Standing next to a freshly painted design on the Venice Beach graffiti walls, one young graffiti artist pointed out that he was at one of the few places in Los Angeles where he can practice his art freely.
“We hardly have anywhere to go paint anymore,” said the artist, who preferred to be identified by his nickname “Fatoe.” “This is one of the select few places we have where we can go paint without having to worry about getting rolled up on by the cops.”
The graffiti walls, which stand in the background of the Venice Beach Boardwalk near Windward Avenue, just off the beach bicycle path, were dedicated as a legal graffiti painting site in 2000.
The two walls and cone structures that currently occupy the site are what remains of the Venice Pavilion that was torn down in 1999. The Pavilion area had for years been a place for graffiti artists to express themselves, but the site entered a new era when a portion of the walls was preserved and painting regulations began being enforced under a curating program.
With some of the regulations appearing to have faded in recent years, the curator of the walls and city officials say they are working to revive the curating program from the early part of this decade.
The effort calls for new rules and regulations to be put in place at the Venice Beach graffiti walls, primarily restricting the hours of usage to weekends only and requiring artists to obtain a permit.
Program organizers say the City Attorney’s Office must still review the program regulations, which could be implemented by the end of March, when the beach graffiti walls are to be renamed the Venice Public Art Walls.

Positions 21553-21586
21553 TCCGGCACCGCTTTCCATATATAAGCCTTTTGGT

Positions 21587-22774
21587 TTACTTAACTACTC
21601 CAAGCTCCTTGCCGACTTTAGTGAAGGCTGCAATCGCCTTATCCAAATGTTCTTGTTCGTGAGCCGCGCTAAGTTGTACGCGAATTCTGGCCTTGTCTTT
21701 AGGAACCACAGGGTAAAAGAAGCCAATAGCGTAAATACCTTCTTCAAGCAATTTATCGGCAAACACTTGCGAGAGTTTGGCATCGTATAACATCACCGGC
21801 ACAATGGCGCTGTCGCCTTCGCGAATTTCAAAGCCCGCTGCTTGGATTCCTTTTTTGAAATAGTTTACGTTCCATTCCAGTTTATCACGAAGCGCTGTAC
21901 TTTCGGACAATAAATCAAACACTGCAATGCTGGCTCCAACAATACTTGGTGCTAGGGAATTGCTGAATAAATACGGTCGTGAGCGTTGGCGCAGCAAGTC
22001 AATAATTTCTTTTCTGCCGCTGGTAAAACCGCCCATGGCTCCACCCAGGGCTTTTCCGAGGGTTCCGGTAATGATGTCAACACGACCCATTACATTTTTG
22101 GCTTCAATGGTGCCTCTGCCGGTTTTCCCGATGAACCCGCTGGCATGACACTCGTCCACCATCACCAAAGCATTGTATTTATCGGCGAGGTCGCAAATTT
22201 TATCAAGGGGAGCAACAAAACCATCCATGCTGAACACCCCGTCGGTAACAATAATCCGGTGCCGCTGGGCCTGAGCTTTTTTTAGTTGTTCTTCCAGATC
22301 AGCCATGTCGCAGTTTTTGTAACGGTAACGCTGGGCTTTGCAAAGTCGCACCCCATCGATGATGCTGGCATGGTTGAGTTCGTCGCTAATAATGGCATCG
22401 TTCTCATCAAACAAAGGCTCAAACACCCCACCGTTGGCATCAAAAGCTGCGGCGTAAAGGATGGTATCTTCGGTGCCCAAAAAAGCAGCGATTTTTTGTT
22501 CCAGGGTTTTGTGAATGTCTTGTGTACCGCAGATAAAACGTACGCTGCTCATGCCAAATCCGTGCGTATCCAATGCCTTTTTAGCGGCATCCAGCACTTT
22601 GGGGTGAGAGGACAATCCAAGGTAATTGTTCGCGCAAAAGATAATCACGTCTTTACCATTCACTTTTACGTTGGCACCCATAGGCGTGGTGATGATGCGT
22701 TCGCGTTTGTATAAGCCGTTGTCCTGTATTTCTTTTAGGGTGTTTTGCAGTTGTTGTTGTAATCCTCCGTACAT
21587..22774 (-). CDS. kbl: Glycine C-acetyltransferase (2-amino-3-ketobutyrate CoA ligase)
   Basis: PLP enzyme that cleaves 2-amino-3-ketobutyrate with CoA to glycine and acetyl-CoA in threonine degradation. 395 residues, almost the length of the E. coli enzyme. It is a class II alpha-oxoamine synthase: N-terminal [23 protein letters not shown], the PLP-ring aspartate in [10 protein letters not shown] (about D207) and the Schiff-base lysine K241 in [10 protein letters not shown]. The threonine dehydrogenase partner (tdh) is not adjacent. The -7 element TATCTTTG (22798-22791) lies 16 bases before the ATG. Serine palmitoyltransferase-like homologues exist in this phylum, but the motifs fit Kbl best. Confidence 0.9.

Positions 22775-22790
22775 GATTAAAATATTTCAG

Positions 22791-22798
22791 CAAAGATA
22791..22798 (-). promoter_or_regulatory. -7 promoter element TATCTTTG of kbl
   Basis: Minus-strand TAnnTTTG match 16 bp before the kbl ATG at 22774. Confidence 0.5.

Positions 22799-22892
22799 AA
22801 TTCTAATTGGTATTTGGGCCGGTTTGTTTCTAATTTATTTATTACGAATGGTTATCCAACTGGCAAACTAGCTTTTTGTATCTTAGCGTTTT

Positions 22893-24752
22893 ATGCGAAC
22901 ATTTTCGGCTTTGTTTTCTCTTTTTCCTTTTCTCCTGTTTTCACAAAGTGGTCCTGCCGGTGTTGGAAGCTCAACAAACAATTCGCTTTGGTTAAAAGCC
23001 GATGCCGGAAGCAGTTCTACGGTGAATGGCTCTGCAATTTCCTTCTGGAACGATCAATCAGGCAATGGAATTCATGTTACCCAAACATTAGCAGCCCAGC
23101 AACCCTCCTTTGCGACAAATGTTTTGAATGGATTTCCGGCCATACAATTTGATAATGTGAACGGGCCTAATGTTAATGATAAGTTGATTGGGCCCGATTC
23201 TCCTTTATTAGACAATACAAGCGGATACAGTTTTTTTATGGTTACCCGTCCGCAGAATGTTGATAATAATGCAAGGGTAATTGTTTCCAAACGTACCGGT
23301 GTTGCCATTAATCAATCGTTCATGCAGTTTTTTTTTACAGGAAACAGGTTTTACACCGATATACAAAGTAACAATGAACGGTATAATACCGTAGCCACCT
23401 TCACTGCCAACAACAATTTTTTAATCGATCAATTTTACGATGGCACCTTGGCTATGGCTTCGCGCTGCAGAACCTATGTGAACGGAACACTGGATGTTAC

“The program will be much more formalized,” said Stash Maleski, director and founder of In Creative Unity (ICU) Art, a Venice-based art production company that has served as curator of the walls since 2000. “There will be on-site mentors and supervisors in the area to keep an eye on things and talk to the kids.”
Maleski says the new regulations stem from an effort to help settle residents’ concerns regarding graffiti vandalism occurring away from the walls in the community.
Some local residents at community meetings in recent months have expressed frustration with the vandalism, claiming that many spray-painters who come to the beach graffiti walls are leaving the site and then tagging other parts of the community, such as sides of buildings, street signs and trees.
The concerned residents have said something needs to be done to stop the community vandalism, and some had even suggested that the beach graffiti walls might need to be taken down as a potential solution.
But Maleski said ICU Art and representatives of City Councilman Bill Rosendahl’s office have worked with various Venice community stakeholders to ensure not only that the vandalism problem is handled but also that the graffiti walls are preserved as a place of artistic expression.
In revamping regulations under the curating program, the program coordinators have put together a “mitigation strategy to reduce any negative impacts the walls have on the community,” Maleski said.
The rules are also being implemented as a way to try to reduce the number of people painting on the walls, which are known to graffiti artists around the world, he said.
With so few walls available, the site has become overrun because of the high demand by artists to paint there, Maleski said.
To help solve this problem, painting on the walls will now be restricted to daylight hours on weekends only.
In order to paint on the two walls, artists will be required to obtain a permit, which they may receive only if they have a crew of at least three people and submit a sketch detailing their design plans.